Access Group, a non-profit lender serving college and grad school students, has revamped its website fairly substantially every year since 1997.
Though the team carefully reviewed analytics reports and survey data, they realized the data couldn't tell them why prospects behaved the way they did, or what products or site features should be changed overall.
"A customer can tell you, 'I want a widget in red,' but they're not telling you that the reason they want the widget in red is because they can't find it in their purse," explains Melissa Layfield, Product Development Manager. "So you're not finding the problem."
That's why Layfield and her team recently conducted three types of usability tests to determine which of three new Web designs would work best for prospects -- graduate students looking for financial aid. The team also wanted to know whether their nonprofit status was a good thing in the minds of students and whether the status was obvious in the site design.Technique #1. Misdirection
The team brought a group of 20 or so testing subjects -- mostly graduate students from a nearby university -- into a laboratory setting to test the three Website comps. The subjects had no idea what the test was for, who the client was or what the team was after.
Researchers conducting tests of this type generally pay each subject $100-$200.
The subjects were not all shown the same things. Some may have seen one of the comps plus a competitor site. Some may have seen all three of the comps, while others saw different pairings of comps and competitors.
They were asked open-ended questions, such as, "What do you look for when you're looking for a student loan?" By asking questions that didn't focus on "Would you buy this?" or "What did you think of that?" it helped the team find the true brand experience of the site as well as the answer to which comp worked best.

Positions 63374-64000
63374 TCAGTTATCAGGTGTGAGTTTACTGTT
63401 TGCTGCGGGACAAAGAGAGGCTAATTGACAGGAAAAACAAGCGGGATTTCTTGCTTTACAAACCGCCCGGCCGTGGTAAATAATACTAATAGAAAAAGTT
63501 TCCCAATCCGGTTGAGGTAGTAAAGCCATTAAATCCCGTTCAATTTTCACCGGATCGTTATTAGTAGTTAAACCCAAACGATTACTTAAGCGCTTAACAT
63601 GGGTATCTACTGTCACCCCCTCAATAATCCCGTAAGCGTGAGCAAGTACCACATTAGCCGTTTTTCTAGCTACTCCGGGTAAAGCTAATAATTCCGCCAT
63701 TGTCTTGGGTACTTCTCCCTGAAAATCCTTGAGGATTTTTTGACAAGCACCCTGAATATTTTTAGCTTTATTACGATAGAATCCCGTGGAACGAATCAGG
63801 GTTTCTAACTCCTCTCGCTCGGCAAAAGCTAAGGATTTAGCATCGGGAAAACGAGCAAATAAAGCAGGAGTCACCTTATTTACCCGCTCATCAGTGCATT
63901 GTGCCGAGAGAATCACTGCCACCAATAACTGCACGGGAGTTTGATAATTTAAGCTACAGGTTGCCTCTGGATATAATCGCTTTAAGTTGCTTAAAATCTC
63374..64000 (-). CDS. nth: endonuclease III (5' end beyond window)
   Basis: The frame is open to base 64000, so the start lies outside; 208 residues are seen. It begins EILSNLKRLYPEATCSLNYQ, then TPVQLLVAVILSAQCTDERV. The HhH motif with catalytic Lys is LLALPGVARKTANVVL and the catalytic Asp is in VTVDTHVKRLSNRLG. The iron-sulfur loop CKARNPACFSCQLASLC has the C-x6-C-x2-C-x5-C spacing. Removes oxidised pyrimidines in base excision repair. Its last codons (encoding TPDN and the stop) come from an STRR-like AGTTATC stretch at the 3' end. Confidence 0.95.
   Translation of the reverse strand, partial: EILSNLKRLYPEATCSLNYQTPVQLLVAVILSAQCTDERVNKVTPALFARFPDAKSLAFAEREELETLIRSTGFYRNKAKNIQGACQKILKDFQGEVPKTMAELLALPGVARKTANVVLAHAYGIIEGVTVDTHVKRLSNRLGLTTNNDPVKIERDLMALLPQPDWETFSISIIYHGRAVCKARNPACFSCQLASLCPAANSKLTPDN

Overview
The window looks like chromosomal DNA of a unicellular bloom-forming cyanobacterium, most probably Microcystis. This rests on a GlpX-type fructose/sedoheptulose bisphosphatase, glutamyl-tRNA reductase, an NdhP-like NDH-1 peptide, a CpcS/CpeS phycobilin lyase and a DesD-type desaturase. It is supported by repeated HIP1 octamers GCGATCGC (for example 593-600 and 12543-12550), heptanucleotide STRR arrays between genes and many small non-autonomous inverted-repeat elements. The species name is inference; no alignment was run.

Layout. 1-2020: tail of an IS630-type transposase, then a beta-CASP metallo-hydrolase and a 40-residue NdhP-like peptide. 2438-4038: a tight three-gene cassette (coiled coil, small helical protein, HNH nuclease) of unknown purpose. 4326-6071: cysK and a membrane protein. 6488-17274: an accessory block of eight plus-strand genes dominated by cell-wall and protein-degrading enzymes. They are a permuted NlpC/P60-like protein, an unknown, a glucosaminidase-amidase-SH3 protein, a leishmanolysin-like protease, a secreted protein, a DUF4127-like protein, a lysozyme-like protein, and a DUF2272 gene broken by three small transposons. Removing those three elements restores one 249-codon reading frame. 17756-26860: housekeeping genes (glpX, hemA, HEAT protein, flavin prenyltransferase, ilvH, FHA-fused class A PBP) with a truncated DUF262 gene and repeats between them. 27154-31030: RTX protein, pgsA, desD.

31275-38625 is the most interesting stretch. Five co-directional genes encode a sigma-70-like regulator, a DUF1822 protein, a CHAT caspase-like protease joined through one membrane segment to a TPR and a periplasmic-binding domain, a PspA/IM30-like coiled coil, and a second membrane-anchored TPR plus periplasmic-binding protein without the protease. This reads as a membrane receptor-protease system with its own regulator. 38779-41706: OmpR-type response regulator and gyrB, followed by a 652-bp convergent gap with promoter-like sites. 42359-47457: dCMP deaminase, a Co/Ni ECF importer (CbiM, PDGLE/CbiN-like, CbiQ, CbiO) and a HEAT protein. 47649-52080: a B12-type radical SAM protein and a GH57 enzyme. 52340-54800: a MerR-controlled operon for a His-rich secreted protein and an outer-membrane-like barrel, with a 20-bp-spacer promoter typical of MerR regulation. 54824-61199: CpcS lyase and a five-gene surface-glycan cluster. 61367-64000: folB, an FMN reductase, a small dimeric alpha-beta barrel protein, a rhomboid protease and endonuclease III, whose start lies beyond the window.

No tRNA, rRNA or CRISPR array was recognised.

The research team compares it to the Myers-Briggs personality test. They don't just give you one question; rather, they ask a series of questions that keep it from being clear what the point is.
Lessons learned: Access Group discovered that participants did believe that being a non-profit was a positive element for a student loan provider but that the current Group Website didn't make its non-profit status clear. Technique #2. Understand your site's "experience"
During the lab, the team asked questions about user experience on the site. The goal was not only to discover how well the tactical function of the student loan form worked but also to help the design team understand the brand perspective inherent in site form design.
"We wanted to know what they found attractive and what their comfort level was," says Layfield.
The Access Group team also tested tasks that users would do at different phases of their experience.
"Someone shopping for a loan for the first time will use different tasks than someone trying to get a repeat loan. So we were able to ensure that we were meeting the needs of a customer throughout an entire lifecycle," she says.Technique #3. Get man-on-the-street reaction to your site
The team also ran a non-lab test, stopping college students on campus. They had created some packets of information that showed screenshots of the website and screenshots of competitors to see whether the site was viewed as trusted and professional.
In general, participants are asked to answer four or five questions for this type of research and are paid $10.
"One reason that we had different varieties of testing subjects is because it helps validate that you are on the right path when you're getting consistent answers across the board with all of them," says Layfield.Useful links related to this article:
Perceptive Sciences, the research and usability firm Access Group relied on for the tests
Access Group's student info page